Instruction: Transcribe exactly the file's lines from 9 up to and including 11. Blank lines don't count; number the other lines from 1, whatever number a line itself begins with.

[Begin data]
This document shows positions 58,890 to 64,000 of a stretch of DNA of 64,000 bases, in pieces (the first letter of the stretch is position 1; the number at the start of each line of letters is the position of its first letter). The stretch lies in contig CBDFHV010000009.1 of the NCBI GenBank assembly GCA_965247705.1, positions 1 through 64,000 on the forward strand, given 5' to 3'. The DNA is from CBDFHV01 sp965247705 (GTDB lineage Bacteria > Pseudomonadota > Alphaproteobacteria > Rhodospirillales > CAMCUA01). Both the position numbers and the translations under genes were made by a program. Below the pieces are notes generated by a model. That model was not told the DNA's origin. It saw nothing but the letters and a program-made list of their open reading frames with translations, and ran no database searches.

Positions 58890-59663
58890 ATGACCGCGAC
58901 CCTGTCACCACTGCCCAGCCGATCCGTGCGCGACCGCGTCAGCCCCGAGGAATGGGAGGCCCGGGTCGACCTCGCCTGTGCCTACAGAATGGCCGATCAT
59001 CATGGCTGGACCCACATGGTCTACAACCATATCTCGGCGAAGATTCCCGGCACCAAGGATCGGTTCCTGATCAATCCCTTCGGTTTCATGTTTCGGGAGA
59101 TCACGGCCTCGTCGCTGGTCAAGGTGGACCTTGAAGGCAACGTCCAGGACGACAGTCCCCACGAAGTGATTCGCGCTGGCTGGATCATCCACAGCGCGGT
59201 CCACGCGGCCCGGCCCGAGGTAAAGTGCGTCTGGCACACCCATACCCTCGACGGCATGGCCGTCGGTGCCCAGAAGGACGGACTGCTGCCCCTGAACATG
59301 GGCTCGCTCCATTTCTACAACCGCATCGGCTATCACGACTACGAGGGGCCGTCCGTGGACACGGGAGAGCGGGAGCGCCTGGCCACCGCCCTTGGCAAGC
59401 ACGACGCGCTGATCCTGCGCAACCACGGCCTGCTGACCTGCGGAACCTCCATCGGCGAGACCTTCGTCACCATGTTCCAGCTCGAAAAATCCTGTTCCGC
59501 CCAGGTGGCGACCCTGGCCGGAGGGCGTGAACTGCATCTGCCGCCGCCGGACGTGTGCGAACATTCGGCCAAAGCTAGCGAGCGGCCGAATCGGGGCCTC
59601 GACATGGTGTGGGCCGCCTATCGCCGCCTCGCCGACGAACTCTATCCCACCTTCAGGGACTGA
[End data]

59401 ACGACGCGCTGATCCTGCGCAACCACGGCCTGCTGACCTGCGGAACCTCCATCGGCGAGACCTTCGTCACCATGTTCCAGCTCGAAAAATCCTGTTCCGC
59501 CCAGGTGGCGACCCTGGCCGGAGGGCGTGAACTGCATCTGCCGCCGCCGGACGTGTGCGAACATTCGGCCAAAGCTAGCGAGCGGCCGAATCGGGGCCTC
59601 GACATGGTGTGGGCCGCCTATCGCCGCCTCGCCGACGAACTCTATCCCACCTTCAGGGACTGA